Consensus is rare in education, but if there’s broad agreement on anything pertaining to schooling, it’s on the need for students to develop critical thinking ability. But that’s where the consensus ends. Some perceive critical thinking as a content-neutral, generic skill that can be taught, practiced, and mastered in the abstract. Others insist that critical thinking can’t be taught at all, and that it’s a function of content mastery: The architect can think critically and solve problems in architecture; the master gardener can think critically about horticulture. Neither has a well-developed critical thinking muscle that is of any use in solving the other’s problems. Wading into the debate is Dan Willingham, the peerless University of Virginia cognitive scientist, with a brisk and readable new paper commissioned by the New South Wales (Australia) Department of Education. It should go right to the top of every educator’s summer reading list.
Willingham offers what he calls a “commonsensical view” of critical thinking. “You are thinking critically if (1) your thinking is novel—that is, you aren’t simply drawing a conclusion from a memory of a previous situation and (2) your thinking is self-directed—that is, you are not merely executing instructions given by someone else and (3) your thinking is effective—that is, you respect certain conventions that make thinking more likely to yield useful conclusions.” Those conventions might include things like considering both sides of an issue and not allowing emotion to cloud reason.
There is evidence that critical thinking can be taught, and Willingham cites several examples in fields as disparate as psychology and naval warfare. But when you teach students to evaluate an argument in a newspaper editorial, he notes, the hope is that they will learn to evaluate arguments generally. “This aspect of critical thinking is called transfer,” Willingham says, and here things get murky and the evidence mixed. “For educators, one fact ought to be salient. We are not even sure the general skills exist, but we are quite sure there is no proven way to teach them directly,” he writes. “In contrast, we have a pretty good idea of how to teach students the more specific critical thinking skills. I suggest we do so.”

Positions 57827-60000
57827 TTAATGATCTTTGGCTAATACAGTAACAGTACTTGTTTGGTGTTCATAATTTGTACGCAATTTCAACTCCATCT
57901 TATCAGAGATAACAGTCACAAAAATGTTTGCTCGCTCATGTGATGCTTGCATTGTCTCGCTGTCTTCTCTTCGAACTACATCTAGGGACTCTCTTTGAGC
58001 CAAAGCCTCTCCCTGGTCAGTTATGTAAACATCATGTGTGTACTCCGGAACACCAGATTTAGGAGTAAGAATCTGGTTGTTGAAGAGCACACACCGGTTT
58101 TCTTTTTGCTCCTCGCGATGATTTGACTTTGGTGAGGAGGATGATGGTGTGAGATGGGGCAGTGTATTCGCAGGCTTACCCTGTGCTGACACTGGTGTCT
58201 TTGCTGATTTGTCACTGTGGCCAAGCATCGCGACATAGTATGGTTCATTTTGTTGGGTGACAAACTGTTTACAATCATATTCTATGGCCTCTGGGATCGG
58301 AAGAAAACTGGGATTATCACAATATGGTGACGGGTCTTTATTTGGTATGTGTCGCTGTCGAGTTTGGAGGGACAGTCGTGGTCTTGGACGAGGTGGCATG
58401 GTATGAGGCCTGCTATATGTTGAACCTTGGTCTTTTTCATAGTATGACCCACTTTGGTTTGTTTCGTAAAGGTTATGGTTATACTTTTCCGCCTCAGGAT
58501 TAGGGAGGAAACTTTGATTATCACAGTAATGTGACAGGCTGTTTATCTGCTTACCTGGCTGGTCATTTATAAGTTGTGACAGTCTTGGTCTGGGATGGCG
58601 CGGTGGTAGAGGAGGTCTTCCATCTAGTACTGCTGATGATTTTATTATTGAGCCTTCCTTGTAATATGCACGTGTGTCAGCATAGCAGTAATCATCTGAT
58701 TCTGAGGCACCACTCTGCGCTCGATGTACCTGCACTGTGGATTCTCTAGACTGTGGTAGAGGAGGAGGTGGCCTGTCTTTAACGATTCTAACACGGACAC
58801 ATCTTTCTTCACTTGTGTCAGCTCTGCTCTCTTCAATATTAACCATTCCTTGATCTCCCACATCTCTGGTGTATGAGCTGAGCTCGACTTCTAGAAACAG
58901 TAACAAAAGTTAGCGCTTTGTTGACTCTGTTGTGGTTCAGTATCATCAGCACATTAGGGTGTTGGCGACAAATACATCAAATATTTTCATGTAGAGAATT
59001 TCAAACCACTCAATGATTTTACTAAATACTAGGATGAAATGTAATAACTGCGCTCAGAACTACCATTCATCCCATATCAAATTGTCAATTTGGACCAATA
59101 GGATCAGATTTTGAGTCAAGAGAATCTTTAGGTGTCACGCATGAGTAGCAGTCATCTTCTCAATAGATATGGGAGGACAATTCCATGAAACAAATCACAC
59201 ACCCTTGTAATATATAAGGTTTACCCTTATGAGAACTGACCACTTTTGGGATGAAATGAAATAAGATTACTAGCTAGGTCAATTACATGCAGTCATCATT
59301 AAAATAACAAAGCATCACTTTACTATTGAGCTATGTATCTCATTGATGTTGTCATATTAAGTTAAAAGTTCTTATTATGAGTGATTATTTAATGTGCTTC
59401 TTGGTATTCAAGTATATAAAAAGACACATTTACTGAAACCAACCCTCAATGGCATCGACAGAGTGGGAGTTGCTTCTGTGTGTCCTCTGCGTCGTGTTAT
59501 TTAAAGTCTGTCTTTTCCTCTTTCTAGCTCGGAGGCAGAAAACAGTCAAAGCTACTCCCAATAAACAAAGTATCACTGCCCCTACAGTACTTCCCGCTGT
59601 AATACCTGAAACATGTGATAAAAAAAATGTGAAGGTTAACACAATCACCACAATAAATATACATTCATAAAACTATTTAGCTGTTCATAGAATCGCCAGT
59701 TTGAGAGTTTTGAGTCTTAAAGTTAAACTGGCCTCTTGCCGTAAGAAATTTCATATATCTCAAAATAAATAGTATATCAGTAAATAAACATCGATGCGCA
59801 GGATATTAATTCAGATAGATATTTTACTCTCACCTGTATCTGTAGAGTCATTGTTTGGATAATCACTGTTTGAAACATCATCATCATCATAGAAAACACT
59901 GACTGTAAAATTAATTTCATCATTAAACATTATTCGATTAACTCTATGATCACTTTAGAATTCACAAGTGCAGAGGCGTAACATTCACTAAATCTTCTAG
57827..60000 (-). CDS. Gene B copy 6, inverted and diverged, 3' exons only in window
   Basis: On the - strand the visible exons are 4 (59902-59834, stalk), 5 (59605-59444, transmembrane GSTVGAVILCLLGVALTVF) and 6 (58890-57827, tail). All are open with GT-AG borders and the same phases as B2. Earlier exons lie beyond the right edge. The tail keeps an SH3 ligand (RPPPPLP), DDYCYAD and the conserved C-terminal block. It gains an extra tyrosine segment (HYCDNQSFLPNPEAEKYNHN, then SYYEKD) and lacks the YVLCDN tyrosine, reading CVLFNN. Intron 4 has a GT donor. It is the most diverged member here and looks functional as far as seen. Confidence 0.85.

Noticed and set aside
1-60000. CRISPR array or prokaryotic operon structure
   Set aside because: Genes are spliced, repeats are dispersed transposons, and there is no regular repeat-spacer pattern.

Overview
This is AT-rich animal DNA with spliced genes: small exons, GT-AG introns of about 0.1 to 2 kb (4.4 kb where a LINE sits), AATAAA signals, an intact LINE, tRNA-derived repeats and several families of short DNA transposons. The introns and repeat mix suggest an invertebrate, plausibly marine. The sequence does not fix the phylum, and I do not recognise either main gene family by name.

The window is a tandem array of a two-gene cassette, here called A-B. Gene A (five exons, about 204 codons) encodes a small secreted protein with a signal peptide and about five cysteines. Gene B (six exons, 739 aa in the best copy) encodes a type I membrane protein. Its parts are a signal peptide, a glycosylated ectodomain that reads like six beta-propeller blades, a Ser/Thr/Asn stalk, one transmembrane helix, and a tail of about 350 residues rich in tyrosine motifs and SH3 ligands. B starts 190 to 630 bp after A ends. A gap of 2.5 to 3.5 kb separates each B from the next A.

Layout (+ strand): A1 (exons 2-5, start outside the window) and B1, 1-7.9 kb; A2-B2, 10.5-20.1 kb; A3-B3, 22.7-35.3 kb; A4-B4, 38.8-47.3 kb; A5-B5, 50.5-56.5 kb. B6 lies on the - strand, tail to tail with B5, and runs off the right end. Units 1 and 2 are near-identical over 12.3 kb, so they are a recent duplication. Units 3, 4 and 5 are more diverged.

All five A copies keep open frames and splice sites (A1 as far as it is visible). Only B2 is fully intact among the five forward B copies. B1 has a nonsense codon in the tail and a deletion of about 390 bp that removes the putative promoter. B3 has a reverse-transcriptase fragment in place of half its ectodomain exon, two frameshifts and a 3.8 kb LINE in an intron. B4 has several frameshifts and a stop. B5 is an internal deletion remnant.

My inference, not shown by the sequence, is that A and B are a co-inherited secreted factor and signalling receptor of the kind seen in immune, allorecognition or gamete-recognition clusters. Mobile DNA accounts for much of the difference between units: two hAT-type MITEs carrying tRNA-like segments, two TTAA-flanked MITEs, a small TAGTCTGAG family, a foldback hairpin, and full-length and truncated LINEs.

He offers practical steps—not simple or facile ones—that start with identifying specifically what is meant by critical thinking in each subject area or domain. “It is not useful to set a goal that students ‘think like historians,’” he notes, deftly dispensing with the oft-repeated education homily. “If students are to read as historians do, they need to learn specific skills like interpreting documents in light of their sources, corroborating them, and putting them in historical context.” Crucially, those are not the same suite of skills that allow someone to “think like a scientist.” Domain knowledge is a driver of thinking skills so it’s essential to identify the specific content that students must know. Of course, that’s a minefield that most of us prefer to avoid (and surely one of the reasons we prefer to elevate “thinking skills” over specific content in the first place). “But not choosing is still making a choice,” Willingham sagely points out. “It is choosing not to plan, and to let random forces determine what students learn.” Likewise, we need to establish the sequence in which skills are taught and knowledge introduced. “We interpret new information in light of what we already know. The right preparation makes new learning easier,” Willingham observes. Finally, time must be allocated to revisit key skills across a number of years. This revisiting “should be assured and planned.”
So it’s not true that critical thinking can’t be taught, but neither is it the case that we can dispense with hard decisions about what to teach, or to dismiss the need for deep domain knowledge. “Experimental evidence shows that an expert does not think as well outside her area of expertise, even in a closely related domain.” Willingham explains. “She is still better than a novice, but her skills do not transfer completely.”
In sum, Willingham dispenses with the idea that critical thinking can’t be taught, but this brisk yet comprehensive paper offers no comfort to those searching for shortcuts and workarounds, a critical thinking Northwest Passage to get us quickly to the destination. “The way the mind works, shallow is what you get first. Deep, critical thinking is hard-won,” Willingham concludes. “Patience will be a key ingredient in any program that succeeds.”
SOURCE: Daniel T. Willingham, “How to Teach Critical Thinking,” New South Wales Department of Education (2019).